Doctor insights on:
What Is The Main Difference Between Peripheral Neuropathy And Spinal Stenosis
Several: Peripheral neuropathy tends start in the toes, moving up the limbs with worsening, and in a circumferential distribution. Spinal stenosis symptoms typically start at the back/buttock, radiates down the limb, in a band-like pattern(sciatica), and worsens with extension of the spine. ...Read moreSee 1 more doctor answer
A complete nerve transection will leave an area totally numb. The distribution of the numbers depends upon where the nerve was cut. A partial nerve injury may leave the area tingly or incompletely numb. Finally even if the nerve is not cut the swelling and bruising to the tea can affect the nerve as well. Usually we consider sharp penetrating injuries as likely having nerve lacerations when sensation is lost. A hand surgeon can examine the hand and pinpoint the site or extent of nerve injury and recommend ...Read more
EMG: Yes, emg/ncv can distinguish.Get a more detailed answer ›
Can you get at 50 years old have? Neuropathy? In spine and neck?, shoulder ? Can it come and go? Spinal stenosis ? What are the symptoms?
Yes, quite commonly: The older you get, you have more chances of spine issues in back and neck from degenerative changes to cause neuropathy of varying severity. Most of the times, symptoms do come and go based on degree of bony occlusion and pressure on nerves. Learning to live with these "growing pains" may help you avoid unnecessary surgeries. ...Read more
Diagnosed with 65% carotid stenosis right side, 50 left. Trouble after 4 days taking statins, with peripheral neuropathy. What can I do instead?
Several things: Statins are important to lower your risk but muscle complaints (not necessarily neuropathy) are common. Strategies to reduce side effects include trying other statins, decrease dose, or spreading out the dose. For example - taking a half dose twice per day. Some studies have support the use of a nutritional supplement call coenzyme q10 to reduce muscle related side effects. Work closely with md. ...Read moreSee 1 more doctor answer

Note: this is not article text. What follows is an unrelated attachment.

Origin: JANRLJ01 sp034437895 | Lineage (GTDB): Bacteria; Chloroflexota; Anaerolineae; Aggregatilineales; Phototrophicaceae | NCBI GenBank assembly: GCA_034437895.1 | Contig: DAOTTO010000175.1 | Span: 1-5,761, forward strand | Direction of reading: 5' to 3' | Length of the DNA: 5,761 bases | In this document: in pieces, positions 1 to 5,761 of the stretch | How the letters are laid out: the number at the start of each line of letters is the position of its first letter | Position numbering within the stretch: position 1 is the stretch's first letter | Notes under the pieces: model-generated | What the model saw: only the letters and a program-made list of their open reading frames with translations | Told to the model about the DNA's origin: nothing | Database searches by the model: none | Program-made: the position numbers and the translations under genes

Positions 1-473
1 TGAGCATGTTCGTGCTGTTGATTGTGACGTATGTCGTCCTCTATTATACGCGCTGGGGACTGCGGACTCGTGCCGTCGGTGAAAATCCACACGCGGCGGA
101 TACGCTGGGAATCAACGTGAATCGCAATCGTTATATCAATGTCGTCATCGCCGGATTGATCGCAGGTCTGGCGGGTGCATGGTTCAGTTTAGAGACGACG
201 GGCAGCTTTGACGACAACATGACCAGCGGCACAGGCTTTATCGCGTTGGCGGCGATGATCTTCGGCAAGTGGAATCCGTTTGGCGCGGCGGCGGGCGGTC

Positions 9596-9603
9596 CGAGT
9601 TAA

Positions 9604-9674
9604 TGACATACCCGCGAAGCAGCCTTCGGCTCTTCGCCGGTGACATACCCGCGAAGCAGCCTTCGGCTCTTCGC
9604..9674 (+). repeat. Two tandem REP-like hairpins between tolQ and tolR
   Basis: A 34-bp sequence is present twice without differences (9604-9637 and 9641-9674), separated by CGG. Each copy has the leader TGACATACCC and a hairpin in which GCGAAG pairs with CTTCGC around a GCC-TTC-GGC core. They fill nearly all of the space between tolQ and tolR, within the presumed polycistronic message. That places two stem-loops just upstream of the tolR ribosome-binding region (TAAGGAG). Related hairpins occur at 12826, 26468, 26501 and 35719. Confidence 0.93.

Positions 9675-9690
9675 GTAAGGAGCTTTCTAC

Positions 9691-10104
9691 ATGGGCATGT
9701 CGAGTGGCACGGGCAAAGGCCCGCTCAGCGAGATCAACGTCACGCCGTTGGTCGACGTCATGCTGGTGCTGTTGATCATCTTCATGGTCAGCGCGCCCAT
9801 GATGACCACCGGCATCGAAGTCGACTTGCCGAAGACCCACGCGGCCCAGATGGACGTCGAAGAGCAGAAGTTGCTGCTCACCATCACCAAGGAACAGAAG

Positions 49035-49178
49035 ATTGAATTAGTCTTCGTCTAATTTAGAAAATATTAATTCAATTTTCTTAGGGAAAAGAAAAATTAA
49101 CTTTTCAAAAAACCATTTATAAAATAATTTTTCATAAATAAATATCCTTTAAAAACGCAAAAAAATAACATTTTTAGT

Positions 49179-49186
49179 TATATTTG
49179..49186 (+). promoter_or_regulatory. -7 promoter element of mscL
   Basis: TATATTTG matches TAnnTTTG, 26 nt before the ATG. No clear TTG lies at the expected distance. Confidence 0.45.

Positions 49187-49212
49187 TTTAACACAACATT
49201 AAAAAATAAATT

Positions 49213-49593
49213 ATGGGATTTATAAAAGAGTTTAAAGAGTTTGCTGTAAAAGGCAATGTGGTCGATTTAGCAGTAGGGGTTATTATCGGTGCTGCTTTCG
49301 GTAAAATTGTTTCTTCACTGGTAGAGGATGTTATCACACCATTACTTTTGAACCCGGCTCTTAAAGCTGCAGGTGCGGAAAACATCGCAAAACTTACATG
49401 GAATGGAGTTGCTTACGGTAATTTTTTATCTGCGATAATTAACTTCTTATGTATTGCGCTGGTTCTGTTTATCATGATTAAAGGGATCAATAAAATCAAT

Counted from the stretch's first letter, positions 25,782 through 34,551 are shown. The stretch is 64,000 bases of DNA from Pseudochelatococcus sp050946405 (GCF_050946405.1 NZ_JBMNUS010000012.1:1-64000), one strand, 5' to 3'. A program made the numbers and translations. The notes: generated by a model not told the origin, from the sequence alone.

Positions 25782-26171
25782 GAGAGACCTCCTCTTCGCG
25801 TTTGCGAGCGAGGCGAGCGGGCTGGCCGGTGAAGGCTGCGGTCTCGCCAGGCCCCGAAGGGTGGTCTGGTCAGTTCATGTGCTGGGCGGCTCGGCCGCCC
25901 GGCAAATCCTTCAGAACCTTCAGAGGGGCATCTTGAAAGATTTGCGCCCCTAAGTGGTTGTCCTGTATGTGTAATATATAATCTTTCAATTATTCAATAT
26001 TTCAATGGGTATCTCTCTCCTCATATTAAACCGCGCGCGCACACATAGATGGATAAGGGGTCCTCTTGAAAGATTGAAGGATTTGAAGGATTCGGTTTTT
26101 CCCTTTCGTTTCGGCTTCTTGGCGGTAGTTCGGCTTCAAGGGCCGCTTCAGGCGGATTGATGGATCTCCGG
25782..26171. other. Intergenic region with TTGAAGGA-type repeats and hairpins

Peripheral neuropathy symptoms in l4&l5 post l5&s1 spinal fusion. Is there any chance of these symptoms going away?
Post lami syndrome: Depending on when you had your fusion, this may be post laminectomy syndrome. Scar tissue can form, causing pain in associated areas. Peripheral neuropathy does not follow a specific nerve root. That is radiculopathy. You can try medicines for neuropathic pain such as gabapentin. If you had a recent fusion (. ...Read more
Have bilateral peripheral neuropathy, etiology unknown, ruled out diabetes and neuro found spiinal pulses ok; male age 60, onset 8 yrs. Options?
Idiopathic: Many causes of neuropathy may not have a specific treatable cause. You may have a small fiber neuropathy that would need a biopsy for diagnosis. If there is pain involved then there are several meds that can help with symptoms. The best way to treat neuropathic symptoms us to treat the cause if the neuropathy. Makes it difficult if the cause cannot be determined. ...Read moreSee 2 more doctor answers
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